Sep 9, 2013
It's been a heavy research week for me - talked to lots of folks about 504 plans and such. Everything has been calm, although we had to switch to dinnertime dosages so that we have 2 uninterrupted hours to keep an eye on Patrick. On workdays we don't always have 2 hours of blocked time with him, so we are now keeping doses in the car (in case we go out to dinner or are running REALLY late), and trying to adjust our schedules.
Things of interest:
Discovery Channel documentary on the epidemic of food allergies in America - you can view this online which is awesome. They have some good stories (and some very scary ones), and talk about OIT therapy at about the 40 minute mark (which is what we are doing with walnuts right now)
State laws for allergies/asthma by state - NC summary and links to the actual legislation
North Carolina law, Section 115C-375.2 (2005), requires local boards of education to adopt policies authorizing students with asthma or anaphylactic reactions to possess and self-administer asthma medication on school property, at school-sponsored events, and in transit to and from school. These district policies must include certain provisions:
- written authorization from the student’s parent or guardian permitting the self-administration of medication
- a written statement from the student’s health practitioner verifying the student’s health condition and prescription of medication
- a written treatment plan for emergency protocol provided by the student’s health practitioner
- back-up asthma medication to be kept on file in the school in the event of an emergency
Some salient points about the NC law and why I care:
-We are at greater risk because asthmatic kids are more prone to anaphylactic reactions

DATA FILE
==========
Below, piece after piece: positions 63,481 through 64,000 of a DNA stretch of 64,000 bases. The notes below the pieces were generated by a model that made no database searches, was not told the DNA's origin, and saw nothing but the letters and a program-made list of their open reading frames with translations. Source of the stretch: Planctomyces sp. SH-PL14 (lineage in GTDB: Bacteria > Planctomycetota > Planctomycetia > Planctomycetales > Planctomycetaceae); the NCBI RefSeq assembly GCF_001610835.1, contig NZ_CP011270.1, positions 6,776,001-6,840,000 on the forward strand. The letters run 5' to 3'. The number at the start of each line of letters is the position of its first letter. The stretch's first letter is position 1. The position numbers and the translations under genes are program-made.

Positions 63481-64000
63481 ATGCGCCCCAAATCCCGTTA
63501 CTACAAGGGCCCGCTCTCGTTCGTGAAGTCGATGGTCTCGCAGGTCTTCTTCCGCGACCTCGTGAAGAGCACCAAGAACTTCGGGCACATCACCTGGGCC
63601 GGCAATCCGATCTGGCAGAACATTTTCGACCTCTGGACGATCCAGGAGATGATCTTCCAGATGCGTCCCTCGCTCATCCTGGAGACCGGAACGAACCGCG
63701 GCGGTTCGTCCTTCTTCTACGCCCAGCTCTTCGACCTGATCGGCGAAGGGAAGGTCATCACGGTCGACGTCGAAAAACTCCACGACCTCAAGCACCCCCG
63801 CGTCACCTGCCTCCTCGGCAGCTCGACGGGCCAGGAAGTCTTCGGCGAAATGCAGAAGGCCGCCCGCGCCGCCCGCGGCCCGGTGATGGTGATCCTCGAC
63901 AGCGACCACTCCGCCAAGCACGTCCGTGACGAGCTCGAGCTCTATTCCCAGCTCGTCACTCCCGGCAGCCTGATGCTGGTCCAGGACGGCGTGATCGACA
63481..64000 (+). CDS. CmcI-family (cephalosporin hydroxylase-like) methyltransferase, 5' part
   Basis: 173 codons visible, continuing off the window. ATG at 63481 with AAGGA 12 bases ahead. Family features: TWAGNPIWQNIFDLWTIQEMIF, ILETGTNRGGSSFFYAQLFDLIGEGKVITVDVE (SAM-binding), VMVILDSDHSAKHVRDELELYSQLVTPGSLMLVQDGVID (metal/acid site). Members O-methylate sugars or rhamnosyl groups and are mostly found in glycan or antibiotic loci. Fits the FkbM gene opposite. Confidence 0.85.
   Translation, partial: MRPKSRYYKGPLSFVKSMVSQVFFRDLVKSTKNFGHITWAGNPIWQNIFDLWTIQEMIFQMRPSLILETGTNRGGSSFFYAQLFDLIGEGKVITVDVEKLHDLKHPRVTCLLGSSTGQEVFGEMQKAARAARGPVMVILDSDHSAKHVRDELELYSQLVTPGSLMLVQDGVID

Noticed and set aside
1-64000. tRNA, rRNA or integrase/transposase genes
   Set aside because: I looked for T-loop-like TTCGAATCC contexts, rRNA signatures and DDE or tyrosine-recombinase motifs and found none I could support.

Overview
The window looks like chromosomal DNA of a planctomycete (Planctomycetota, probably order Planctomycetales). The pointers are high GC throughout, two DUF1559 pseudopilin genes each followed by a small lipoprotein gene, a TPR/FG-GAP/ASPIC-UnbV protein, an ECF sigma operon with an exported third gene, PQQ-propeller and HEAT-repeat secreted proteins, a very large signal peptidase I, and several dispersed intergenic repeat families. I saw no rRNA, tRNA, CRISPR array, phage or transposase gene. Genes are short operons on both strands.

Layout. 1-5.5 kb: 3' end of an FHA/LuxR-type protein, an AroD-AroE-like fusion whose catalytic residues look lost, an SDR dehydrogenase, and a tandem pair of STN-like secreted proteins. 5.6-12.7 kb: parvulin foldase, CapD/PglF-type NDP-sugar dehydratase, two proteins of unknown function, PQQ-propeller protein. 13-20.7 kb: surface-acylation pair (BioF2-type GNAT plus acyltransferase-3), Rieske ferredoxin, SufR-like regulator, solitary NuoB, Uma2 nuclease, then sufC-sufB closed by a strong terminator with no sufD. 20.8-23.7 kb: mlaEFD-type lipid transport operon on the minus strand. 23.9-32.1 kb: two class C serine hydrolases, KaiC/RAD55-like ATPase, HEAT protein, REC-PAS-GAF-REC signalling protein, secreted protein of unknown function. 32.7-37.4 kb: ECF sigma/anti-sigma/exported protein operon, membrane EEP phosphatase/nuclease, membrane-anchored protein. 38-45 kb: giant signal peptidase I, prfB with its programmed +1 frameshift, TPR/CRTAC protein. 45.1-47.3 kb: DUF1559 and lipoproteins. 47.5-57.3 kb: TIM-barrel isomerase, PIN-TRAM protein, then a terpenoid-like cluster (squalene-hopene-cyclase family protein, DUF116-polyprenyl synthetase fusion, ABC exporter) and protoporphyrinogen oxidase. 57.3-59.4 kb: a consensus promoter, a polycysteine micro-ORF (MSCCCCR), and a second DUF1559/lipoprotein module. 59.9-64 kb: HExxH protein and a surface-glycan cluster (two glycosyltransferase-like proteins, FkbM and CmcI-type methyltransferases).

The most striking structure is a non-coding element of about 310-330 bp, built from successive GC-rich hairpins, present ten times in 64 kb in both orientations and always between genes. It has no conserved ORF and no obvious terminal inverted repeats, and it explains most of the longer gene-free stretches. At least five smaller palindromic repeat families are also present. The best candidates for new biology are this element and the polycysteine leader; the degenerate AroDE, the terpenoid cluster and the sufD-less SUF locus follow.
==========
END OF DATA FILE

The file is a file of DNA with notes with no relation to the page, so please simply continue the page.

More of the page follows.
-We can let P self-carry his epinephrine injectors - this is unclear in all the Wake County school documents and varies widely by school. But if we have to fight for it, we have the tools now.
-If a teacher forgets to move his injector around the school with him, he can always have one on him. They might not have minutes to run and get it. And if it's not on hand, they are less likely to use it as fast as they should.
-He can carry to/from school, for sports, and field trips.
-schools have to have school wide policies in place for asthma and anaphylaxis (we need both so this is positive and means the staff are more likely to be trained)
-They don't stock unprescribed epinephrine (yet) - but the bill S.B. 700/H.B. 824 is still pending.
I'm sure it won't be a walk in the park, but having help navigating the minefield of rules has been fantastic.
504 notes - I talked to a GREAT lady from the POFAK (parents of food allergic kids) forums who helped me to start a list of accommodation requests that seem reasonable for a 504 plan. Having a tree nut allergy but NOT peanuts changes the list pretty dramatically. The risks aren't quite as great for us. (He might not NEED to sit at a nut free table). I won't send him to school with peanut butter (but he can eat it at home). Erin doesn't get PB anymore either, there is one boy in her class with a severe peanut allergy. Sunbutter works just fine, but we have to watch packaged foods. (Kashi cereal bars, squeeze applesauce, annie's cheddar bunnies, and seed trail mix packs from peanut free planet are all favorites. We try to pack our own foods but sometimes you're in a pinch!).
The current idea list - modifying as we talk to more folks and figure out what makes sense: